Security AspectsSecurity is very important to me, and transparency is a must to assess the quality of a product. Key aspects of security are authentication, authorization, and encryption. And encryption applied to data stored on disks or communicated across some network.
AuthenticationIn order to do a backup or restore you must authenticate with the Lindenberg Software Backup server, i.e. you need a valid user and password for the backup server. The user does not need to be a member of the Users group, i.e. does not need to be allowed to logon to the server interactively, a network login is sufficient. You can use users defined locally, Microsoft accounts, or Active Directory domain users. For domain users you can authenticate with any login variant plus using the email address stored for the user in the directory. The Backup client stores the credentials used to authenticate in the registry. The credentials are encrypted using the Windows Data Protection API - see Microsoft's information on security aspects of credentials stored with CRYPTPROTECT_LOCAL_MACHINE. On the server Lindenberg Software Backup relies on the Windows operating system to manage users and credentials.
Users used for authentication should be different for different administrators/owners of computers. If owners/administrators overlap partially for different computers, you may want to use a different user per computer. This minimizes the risk of an administrator accessing files she is not supposed to access.
AuthorizationIn order to use Lindenberg Software Backup, the user must have read authorization on the directory you configure to use for backup, and must have read and write authorization to the backup files accessed. Lindenberg Software Backup helps you to do that by automatically creating a directory for every user as he starts using backup, and assigns read and write authorizations on that directory for the specific user, and of course also to the system and administrators group. Other users do not have read or write authorizations on the directories unless you specifically grant that. The backup server impersonates the authenticated user where possible. In other words the exact same authorizations are in effect as if the user were accessing the backup files locally on the server (assuming the user can log in) or via other network services like file sharing (if configured). Lindenberg Software Backup exposes the backup images as a network share read only for the "Mount" feature to work. Backup does not expose the backup images for write access in order to prevent the backup images being modified by ransomware. The share is automatically configure to only show directories and files the user is authorized to see. When using the "Start VM" feature, Lindenberg Software Backup automatically assigns connect authorization to the requesting user, which of course must have authorization to the backup as a prerequisite. Backup does not grant Hyper-V Administrator or Remote Management roles to the user, nor does connecting to a virtual machine require any of these (although VMConnect, Microsofts standard tool, merges management features with remote desktop connection, and thus requires too many authorizations). Summary: users can never access any backup they are not authorized to access, nor see any directory they are not authorized to access.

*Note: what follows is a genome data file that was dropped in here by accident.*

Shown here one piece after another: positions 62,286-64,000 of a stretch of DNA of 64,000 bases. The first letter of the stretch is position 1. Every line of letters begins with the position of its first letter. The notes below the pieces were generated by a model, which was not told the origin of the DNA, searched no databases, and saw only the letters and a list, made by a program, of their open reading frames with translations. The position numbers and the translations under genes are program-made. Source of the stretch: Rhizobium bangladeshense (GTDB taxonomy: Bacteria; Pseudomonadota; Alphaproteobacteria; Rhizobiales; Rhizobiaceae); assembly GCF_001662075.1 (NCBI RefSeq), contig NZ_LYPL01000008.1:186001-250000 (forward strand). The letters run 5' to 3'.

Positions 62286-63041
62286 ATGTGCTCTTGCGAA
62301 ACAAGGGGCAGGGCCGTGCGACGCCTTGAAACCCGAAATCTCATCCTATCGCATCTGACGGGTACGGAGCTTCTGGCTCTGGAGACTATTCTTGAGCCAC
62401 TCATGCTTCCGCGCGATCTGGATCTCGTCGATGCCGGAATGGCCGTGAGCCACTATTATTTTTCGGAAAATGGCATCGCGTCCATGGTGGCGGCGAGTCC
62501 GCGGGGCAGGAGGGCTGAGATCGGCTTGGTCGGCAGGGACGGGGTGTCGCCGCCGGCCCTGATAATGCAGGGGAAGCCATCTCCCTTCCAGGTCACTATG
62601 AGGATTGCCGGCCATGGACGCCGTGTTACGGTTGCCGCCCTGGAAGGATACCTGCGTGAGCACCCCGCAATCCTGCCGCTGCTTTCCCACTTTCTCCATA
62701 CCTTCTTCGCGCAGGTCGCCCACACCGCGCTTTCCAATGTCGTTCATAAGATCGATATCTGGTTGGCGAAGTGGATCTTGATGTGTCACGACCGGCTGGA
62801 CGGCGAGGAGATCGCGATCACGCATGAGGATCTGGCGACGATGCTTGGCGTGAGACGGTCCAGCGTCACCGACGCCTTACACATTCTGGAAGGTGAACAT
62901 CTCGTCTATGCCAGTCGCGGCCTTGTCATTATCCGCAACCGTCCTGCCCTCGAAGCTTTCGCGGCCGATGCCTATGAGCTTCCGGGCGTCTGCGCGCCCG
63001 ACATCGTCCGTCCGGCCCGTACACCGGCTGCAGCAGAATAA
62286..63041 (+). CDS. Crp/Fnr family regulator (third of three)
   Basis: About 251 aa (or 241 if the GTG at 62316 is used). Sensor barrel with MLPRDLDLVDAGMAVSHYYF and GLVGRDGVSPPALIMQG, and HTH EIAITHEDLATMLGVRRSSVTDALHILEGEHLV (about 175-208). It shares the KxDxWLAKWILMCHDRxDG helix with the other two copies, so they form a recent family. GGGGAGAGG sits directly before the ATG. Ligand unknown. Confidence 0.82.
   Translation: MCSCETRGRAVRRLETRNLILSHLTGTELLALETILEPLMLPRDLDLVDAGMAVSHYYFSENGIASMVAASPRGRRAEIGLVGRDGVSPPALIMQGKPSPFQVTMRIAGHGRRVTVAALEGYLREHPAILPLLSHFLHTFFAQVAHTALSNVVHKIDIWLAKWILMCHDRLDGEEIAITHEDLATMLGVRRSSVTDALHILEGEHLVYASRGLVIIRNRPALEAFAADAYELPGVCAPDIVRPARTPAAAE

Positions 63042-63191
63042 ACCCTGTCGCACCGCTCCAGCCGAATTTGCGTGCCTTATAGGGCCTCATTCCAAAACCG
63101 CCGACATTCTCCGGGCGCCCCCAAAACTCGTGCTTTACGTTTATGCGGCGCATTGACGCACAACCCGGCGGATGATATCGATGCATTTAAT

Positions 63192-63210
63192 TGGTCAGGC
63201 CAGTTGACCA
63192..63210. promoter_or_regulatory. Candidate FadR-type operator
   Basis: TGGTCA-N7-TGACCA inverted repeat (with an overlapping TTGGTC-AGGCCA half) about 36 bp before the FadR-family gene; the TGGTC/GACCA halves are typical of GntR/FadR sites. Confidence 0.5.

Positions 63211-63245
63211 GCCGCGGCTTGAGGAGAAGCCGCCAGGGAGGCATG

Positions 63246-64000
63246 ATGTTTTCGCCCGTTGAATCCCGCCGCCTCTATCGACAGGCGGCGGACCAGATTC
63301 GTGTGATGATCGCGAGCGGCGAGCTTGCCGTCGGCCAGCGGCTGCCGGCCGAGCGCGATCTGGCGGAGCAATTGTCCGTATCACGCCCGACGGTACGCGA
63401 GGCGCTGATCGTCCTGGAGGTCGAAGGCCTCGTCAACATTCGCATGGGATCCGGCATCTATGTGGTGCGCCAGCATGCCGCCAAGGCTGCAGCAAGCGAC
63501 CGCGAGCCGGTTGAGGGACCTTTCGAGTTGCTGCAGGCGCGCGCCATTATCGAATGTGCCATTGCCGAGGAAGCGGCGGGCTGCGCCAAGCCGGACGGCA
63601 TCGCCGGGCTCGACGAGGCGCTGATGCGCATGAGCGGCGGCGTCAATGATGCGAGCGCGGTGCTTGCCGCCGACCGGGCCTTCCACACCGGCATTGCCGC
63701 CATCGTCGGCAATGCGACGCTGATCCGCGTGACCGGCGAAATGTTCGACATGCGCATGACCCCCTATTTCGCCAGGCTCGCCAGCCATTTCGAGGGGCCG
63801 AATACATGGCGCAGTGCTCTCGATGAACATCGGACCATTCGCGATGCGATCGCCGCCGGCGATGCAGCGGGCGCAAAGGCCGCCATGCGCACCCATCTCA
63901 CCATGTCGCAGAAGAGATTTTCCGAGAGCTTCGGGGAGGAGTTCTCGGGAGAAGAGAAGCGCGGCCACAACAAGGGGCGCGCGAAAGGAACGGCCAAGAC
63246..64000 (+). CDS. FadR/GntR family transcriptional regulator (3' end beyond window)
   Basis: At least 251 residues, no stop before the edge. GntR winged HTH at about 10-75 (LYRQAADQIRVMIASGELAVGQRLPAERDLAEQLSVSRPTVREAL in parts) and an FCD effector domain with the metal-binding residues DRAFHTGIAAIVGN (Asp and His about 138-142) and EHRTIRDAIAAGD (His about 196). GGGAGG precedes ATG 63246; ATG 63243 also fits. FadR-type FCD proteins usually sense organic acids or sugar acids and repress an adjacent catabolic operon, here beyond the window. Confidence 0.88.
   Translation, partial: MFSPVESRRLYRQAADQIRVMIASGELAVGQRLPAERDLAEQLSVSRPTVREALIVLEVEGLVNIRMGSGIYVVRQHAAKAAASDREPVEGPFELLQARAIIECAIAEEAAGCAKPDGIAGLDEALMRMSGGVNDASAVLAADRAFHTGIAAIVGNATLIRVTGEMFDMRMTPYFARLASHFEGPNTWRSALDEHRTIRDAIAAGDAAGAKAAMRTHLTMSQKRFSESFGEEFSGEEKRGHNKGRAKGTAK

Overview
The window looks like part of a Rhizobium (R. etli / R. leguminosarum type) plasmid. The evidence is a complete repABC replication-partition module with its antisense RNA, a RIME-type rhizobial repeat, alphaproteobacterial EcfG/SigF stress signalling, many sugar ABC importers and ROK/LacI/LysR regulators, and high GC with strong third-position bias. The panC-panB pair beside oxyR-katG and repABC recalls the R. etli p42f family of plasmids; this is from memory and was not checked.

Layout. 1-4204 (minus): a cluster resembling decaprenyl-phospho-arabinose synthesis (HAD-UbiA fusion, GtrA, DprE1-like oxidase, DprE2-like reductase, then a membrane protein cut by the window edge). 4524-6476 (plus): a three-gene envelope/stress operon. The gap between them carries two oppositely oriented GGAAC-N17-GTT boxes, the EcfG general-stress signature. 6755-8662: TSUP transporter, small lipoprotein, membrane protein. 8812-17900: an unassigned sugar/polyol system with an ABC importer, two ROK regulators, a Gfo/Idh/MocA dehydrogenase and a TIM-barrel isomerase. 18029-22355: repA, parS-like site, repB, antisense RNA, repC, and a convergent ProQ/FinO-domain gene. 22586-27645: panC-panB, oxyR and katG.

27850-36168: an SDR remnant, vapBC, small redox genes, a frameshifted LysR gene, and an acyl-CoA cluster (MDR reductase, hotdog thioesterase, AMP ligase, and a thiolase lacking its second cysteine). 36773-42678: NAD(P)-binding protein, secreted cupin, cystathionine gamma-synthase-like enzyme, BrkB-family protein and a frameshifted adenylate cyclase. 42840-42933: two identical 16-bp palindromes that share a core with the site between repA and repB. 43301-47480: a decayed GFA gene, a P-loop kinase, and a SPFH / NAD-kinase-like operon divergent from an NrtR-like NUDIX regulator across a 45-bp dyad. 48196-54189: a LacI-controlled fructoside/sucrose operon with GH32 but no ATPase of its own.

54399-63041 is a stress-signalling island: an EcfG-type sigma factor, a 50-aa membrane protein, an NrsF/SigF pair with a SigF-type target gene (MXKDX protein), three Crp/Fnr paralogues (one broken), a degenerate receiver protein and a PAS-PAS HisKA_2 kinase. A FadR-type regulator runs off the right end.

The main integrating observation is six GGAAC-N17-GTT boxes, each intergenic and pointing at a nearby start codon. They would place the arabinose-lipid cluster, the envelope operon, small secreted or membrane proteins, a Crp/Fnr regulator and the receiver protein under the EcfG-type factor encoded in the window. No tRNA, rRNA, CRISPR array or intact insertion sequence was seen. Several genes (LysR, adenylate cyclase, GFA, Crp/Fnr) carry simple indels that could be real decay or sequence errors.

AuditingLindenberg Software Backup server tracks backup activities including mounting a backup or virtual machines in an event log at navigation path Application and Services Logs / Lindenberg_Software / Backup / Server / Admin, that can be viewed with event viewer. Note that this feature requires .NET framework 4.6.2 or newer.